What Interests You About Gaskell’s Presentation of Margaret Hale?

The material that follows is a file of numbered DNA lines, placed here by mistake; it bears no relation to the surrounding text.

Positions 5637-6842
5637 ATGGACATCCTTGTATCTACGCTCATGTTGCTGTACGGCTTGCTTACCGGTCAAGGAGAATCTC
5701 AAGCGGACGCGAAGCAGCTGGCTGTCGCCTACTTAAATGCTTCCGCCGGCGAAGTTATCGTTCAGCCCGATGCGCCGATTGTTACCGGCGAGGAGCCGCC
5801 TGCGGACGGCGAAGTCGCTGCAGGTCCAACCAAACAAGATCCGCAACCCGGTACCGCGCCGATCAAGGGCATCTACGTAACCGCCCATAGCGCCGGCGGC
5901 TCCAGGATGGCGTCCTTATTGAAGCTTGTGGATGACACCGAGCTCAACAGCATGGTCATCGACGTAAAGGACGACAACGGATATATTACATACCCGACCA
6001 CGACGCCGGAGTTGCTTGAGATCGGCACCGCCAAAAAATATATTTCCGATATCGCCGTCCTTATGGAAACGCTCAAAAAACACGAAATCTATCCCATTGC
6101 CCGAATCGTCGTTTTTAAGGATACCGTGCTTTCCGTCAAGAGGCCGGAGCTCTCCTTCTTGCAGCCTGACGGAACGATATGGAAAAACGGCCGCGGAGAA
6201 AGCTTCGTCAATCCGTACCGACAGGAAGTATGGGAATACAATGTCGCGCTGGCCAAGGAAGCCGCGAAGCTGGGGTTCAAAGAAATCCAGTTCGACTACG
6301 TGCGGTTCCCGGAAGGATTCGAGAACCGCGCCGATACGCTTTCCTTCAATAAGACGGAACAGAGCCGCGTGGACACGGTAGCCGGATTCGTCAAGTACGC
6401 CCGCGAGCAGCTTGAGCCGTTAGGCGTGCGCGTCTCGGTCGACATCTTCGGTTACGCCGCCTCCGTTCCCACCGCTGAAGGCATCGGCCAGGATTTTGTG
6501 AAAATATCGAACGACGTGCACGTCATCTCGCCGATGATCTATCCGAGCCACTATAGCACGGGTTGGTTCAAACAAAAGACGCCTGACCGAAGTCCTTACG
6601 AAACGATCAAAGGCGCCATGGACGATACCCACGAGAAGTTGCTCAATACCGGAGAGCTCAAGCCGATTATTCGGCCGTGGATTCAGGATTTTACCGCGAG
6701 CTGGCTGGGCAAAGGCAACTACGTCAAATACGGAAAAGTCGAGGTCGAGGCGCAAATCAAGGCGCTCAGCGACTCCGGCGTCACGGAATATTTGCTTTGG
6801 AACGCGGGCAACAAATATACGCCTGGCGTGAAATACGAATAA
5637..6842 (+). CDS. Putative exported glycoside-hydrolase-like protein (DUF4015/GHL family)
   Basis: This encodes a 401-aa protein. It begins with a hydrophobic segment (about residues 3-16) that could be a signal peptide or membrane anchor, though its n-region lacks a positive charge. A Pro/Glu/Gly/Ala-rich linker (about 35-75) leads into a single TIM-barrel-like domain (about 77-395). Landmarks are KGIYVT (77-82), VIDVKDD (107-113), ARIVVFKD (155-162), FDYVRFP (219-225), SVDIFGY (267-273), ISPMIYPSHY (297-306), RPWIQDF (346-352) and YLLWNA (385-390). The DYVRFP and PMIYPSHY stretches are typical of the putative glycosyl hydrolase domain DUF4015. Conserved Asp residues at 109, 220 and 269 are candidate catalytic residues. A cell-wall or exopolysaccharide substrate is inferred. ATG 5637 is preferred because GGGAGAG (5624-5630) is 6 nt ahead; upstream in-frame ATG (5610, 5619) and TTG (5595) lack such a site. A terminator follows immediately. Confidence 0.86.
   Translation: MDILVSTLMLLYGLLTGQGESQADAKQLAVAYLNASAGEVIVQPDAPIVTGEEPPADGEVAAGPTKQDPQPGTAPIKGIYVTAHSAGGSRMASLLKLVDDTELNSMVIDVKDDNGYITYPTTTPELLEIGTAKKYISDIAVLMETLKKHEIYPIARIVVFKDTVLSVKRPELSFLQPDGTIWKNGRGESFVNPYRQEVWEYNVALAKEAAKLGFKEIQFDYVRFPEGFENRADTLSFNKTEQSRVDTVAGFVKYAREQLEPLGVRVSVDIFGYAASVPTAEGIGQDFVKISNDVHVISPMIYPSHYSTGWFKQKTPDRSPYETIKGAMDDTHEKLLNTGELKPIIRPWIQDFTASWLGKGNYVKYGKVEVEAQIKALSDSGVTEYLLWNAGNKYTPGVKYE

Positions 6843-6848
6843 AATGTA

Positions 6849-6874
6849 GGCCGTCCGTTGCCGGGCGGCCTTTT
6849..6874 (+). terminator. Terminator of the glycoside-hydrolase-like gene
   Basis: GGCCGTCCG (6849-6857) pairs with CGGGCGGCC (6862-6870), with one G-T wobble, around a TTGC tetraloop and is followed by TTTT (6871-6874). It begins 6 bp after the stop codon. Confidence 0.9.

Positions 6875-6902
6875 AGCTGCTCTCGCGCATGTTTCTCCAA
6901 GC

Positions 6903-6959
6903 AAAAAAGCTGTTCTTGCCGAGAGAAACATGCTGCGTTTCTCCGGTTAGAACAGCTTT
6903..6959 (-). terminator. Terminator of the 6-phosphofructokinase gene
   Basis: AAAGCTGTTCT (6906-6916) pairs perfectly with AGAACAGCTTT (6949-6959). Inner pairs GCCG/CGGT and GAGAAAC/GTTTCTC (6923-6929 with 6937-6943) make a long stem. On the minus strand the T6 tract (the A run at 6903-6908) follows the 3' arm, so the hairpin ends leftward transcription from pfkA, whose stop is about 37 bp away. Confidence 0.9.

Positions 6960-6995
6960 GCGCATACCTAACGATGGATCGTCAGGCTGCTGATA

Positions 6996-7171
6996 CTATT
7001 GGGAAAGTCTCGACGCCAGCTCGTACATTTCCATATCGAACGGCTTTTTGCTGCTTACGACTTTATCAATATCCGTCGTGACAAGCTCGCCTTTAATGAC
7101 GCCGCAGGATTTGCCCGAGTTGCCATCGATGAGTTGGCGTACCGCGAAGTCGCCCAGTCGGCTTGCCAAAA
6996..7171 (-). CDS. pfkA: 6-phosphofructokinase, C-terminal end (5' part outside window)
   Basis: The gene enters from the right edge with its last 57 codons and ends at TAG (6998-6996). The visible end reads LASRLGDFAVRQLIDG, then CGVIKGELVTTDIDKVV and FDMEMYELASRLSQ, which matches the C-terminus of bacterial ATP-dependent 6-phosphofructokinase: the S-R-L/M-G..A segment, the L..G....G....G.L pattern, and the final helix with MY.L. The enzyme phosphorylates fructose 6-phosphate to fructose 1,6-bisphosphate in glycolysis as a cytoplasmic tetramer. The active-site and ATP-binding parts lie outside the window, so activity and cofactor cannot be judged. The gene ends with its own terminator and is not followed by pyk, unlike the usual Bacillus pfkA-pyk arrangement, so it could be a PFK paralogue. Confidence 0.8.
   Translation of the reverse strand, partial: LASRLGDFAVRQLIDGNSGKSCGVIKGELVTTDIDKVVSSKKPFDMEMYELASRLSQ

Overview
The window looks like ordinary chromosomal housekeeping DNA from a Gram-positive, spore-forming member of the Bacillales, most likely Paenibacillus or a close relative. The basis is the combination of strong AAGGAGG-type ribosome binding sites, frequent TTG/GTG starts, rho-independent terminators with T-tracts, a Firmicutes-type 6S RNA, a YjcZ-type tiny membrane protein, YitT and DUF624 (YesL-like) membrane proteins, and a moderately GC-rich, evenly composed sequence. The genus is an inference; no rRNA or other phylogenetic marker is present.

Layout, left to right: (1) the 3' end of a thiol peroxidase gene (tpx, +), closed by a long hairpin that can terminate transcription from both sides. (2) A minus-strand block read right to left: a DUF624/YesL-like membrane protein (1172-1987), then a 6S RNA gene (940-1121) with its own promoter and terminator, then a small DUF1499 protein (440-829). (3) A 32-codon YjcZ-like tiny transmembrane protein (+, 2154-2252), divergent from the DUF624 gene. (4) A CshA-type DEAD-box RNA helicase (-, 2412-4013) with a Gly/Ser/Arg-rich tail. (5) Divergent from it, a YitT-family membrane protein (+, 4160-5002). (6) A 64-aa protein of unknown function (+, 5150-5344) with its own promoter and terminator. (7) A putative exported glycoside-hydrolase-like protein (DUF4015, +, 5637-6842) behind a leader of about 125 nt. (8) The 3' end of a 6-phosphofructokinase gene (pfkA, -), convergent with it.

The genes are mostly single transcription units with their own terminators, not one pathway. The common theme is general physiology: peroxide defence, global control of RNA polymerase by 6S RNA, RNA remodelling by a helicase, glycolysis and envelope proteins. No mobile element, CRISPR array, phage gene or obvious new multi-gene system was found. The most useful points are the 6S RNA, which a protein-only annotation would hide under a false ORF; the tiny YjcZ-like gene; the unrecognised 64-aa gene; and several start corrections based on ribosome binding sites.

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What interests you about Gaskell’s presentation of Margaret Hale? Comment on how she relates to themes and ideas in the novel. Confine your comments to the first ten chapters Margaret Hale is the novel’s central character. On one level, the novel is about her, and how she matures and changes as the plot progresses. She matured from a proud and biased girl to a self-aware and fair-minded woman who is finally able to confess her love, which she initially denied. The reader is fortunate enough to have an insight of Margaret’s thoughts thanks to the novel’s narration. There are many comments regarding Margaret from other characters in the novel, but also from the narrator itself. The adjective most commonly associated with Margaret is “proud”. She is referred to as “proud” directly by the author: “The strong pride that was in her…”(chapter 3), also Thornton, who noticed an “Impression of haughtiness”. Perhaps it is the pride, which Thornton loves most about Margaret, it can be argued that Margaret’s pride is a fault in her character, but without this flaw, Margaret Hale would not be the heroin that she is. Mrs Gaskell uses “point of view” to prevent the reader from disliking Margaret, because we have a chance of learning the causes of this pride. The reason that Margaret initially feels superior to tradesman is due to the snobbishness towards tradesmen with which she was raised. We cannot entirely blame her from being prejudice against them, as this is all she has been taught by her mother and aunt. The fact that she was thrown into a strange environment also slightly redeems this pride of Margaret’s, as she is clearly unsettled, and not entirely herself. We assume that Margaret needs her pride as a kind of protection against people such as Mrs Thornton who are unsubtle about their disapproval of Margaret. Margaret also shows her pride when she rejects her two
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